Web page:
On Friday, September 6, the University of Pennsylvania will host PennApps, the largest student-run hackathon in the world. As part of the event, the Penn Libraries will provide work space for 200 hackathon participants in the newly renovated Special Collections Center. A $500 prize will also be awarded to the team that develops the best app using library data.
The Libraries’ contribution to the data pool will include data from the Penn Provenance Project, which uses Flickr to crowd-catalog images of bindings, bookplates, labels, inscriptions and stamps of items now in Penn’s rare book collections. The possibilities for revealing useful patterns in collection building—and finding the next big thing–are virtually endless.
John Ockerbloom’s Online Books and Forward to Libraries (FTL) projects will also be in the mix. The Online Books Page is “a website that facilitates access to books that are freely readable over the Internet. It also aims to encourage the development of such online books, for the benefit and edification of all.” FTL is a set of tools which enable one-click Wikipedia -> library catalog transitions. This exciting offshoot of the Online Books project was Boing-ed this summer by Cory Doctorow.
For students who want a sneak peek at these projects, here are some useful links:
Penn Provenance Project
Penn Provenance Project photo sets on Flickr:
Flicker API documentation:
Our Rare Book Cataloging blog, which often highlights these images:
Online Books Page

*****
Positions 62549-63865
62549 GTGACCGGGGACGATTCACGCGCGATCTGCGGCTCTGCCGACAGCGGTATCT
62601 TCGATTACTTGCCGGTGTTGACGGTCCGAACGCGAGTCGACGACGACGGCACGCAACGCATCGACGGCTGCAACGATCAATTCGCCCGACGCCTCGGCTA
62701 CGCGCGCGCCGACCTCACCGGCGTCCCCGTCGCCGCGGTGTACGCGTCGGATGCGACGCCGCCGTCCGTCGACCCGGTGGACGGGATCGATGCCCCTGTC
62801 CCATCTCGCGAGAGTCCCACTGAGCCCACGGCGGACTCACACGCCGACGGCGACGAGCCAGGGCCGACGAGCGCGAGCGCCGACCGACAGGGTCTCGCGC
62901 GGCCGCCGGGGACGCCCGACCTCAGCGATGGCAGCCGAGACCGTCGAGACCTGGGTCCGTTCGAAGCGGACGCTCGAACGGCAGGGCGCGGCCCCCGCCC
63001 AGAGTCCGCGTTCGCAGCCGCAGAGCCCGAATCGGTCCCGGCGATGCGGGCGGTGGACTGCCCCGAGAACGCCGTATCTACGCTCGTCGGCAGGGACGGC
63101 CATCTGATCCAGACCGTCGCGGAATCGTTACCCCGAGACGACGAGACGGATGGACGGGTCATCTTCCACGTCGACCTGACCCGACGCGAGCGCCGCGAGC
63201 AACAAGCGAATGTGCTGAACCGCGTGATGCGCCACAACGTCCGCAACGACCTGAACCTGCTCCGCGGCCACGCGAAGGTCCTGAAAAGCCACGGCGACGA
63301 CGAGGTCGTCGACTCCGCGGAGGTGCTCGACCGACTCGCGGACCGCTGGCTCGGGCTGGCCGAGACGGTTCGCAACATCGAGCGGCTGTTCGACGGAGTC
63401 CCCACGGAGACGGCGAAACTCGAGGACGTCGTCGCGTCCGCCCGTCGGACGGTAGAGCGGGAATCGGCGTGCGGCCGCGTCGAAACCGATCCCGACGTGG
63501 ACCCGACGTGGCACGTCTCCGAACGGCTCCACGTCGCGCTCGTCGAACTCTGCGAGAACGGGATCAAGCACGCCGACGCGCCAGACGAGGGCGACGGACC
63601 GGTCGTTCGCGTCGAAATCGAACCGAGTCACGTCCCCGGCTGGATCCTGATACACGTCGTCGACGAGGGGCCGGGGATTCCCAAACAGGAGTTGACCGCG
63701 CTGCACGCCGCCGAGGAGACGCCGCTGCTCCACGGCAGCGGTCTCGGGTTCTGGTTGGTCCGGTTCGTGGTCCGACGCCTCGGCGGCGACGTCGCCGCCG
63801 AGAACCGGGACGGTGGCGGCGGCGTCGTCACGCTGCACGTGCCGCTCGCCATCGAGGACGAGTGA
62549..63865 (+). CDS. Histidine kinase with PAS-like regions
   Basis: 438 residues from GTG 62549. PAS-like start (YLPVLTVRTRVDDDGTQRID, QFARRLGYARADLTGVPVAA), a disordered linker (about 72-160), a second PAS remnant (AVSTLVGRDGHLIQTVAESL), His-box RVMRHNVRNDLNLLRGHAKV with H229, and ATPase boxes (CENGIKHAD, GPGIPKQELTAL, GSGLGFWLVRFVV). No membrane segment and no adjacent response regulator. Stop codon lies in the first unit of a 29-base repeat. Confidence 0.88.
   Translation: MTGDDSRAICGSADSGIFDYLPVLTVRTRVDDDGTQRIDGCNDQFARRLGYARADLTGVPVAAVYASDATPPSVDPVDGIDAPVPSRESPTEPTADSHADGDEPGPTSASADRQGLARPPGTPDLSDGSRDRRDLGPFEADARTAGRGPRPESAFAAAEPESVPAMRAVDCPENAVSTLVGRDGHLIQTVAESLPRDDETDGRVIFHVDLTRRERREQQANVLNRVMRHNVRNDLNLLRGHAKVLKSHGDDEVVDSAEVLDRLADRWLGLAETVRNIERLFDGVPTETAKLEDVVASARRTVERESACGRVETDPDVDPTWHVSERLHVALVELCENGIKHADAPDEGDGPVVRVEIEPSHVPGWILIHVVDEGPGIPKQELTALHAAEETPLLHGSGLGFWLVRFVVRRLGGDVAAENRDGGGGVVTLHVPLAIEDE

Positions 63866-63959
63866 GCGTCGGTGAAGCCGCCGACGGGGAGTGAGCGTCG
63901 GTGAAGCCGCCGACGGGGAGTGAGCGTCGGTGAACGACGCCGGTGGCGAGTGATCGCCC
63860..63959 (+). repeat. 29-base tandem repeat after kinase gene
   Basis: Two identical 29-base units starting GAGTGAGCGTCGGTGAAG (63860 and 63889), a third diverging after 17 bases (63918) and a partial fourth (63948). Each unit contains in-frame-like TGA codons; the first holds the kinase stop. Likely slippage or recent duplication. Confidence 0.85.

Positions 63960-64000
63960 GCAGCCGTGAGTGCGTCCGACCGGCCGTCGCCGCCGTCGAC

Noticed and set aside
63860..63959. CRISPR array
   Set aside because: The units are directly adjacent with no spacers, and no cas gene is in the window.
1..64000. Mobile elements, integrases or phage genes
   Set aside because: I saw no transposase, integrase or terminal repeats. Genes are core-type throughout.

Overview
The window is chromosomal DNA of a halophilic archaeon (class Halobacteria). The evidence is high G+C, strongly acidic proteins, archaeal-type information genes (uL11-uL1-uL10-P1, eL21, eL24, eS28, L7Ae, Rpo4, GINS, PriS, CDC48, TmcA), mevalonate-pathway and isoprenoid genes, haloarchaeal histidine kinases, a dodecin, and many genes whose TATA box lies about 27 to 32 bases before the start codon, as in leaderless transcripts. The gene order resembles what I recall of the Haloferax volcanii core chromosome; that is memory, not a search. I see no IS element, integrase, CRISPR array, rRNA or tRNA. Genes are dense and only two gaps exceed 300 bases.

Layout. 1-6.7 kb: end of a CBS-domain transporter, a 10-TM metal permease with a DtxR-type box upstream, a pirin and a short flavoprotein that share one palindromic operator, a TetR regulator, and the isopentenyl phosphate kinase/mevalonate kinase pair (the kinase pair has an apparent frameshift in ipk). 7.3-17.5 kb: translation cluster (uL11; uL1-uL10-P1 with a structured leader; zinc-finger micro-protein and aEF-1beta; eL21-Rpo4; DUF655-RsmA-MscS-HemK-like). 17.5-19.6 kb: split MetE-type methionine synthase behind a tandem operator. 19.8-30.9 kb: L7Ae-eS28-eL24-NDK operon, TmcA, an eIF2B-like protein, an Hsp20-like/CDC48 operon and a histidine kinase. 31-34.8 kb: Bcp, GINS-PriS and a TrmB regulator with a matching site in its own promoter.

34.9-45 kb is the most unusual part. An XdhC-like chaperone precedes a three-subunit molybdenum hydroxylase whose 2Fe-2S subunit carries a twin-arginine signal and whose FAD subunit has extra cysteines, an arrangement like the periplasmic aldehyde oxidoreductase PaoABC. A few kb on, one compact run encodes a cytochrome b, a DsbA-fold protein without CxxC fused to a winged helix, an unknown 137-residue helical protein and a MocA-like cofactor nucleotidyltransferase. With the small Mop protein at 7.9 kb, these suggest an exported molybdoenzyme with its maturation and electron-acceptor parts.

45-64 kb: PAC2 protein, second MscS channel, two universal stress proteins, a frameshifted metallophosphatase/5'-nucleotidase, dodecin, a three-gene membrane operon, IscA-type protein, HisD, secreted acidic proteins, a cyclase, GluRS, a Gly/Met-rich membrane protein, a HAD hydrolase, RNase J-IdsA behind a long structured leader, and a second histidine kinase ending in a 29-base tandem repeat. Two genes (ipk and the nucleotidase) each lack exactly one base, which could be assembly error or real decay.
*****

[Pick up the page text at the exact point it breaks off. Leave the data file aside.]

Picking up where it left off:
About the Online Books Page:
How to get the data:
Here’s FTL’s GitHub:
And a post at Everybody’s Libraries (Ockerbloom’s blog) on the Wikipedia functionality:
Will Noel, Director of the Special Collections Center and the Schoenberg Institute for Manuscript Studies at Penn Libraries, believes that “including library data in the hack pool, and encouraging use of that data through a cash prize, will help introduce computer science students from Penn and around the world to the significance of library data.”
Philadelphia Mayor Michael A. Nutter kicks off the event Friday evening with an
opening address. Teams working in the Engineering Quad and in Van Pelt will have until
Sunday morning to conceive, code and polish a web or mobile application, which they
will demonstrate at an expo held in the Palestra from 11 a.m. to 1 p.m. Judges will select
the top 20 applications to advance to the final round. These teams will face off with
demos in a live event in Irvine Auditorium from 2 to 5 p.m., culminating with an award
ceremony that will distribute at least $25,000 in prizes. The top team will take home